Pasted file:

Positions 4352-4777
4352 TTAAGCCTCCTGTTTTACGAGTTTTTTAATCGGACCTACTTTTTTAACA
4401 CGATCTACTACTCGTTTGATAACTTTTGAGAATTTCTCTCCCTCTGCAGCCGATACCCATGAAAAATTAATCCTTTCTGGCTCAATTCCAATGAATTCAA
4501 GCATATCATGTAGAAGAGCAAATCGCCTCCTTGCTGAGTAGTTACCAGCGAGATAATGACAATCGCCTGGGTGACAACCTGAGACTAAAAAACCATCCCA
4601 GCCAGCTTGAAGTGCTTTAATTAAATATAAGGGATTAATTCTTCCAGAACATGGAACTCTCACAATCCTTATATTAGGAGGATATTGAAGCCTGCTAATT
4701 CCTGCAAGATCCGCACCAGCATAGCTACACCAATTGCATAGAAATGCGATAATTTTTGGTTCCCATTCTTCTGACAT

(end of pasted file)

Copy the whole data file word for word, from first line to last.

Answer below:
Positions 4352-4777
4352 TTAAGCCTCCTGTTTTACGAGTTTTTTAATCGGACCTACTTTTTTAACA
4401 CGATCTACTACTCGTTTGATAACTTTTGAGAATTTCTCTCCCTCTGCAGCCGATACCCATGAAAAATTAATCCTTTCTGGCTCAATTCCAATGAATTCAA
4501 GCATATCATGTAGAAGAGCAAATCGCCTCCTTGCTGAGTAGTTACCAGCGAGATAATGACAATCGCCTGGGTGACAACCTGAGACTAAAAAACCATCCCA
4601 GCCAGCTTGAAGTGCTTTAATTAAATATAAGGGATTAATTCTTCCAGAACATGGAACTCTCACAATCCTTATATTAGGAGGATATTGAAGCCTGCTAATT
4701 CCTGCAAGATCCGCACCAGCATAGCTACACCAATTGCATAGAAATGCGATAATTTTTGGTTCCCATTCTTCTGACAT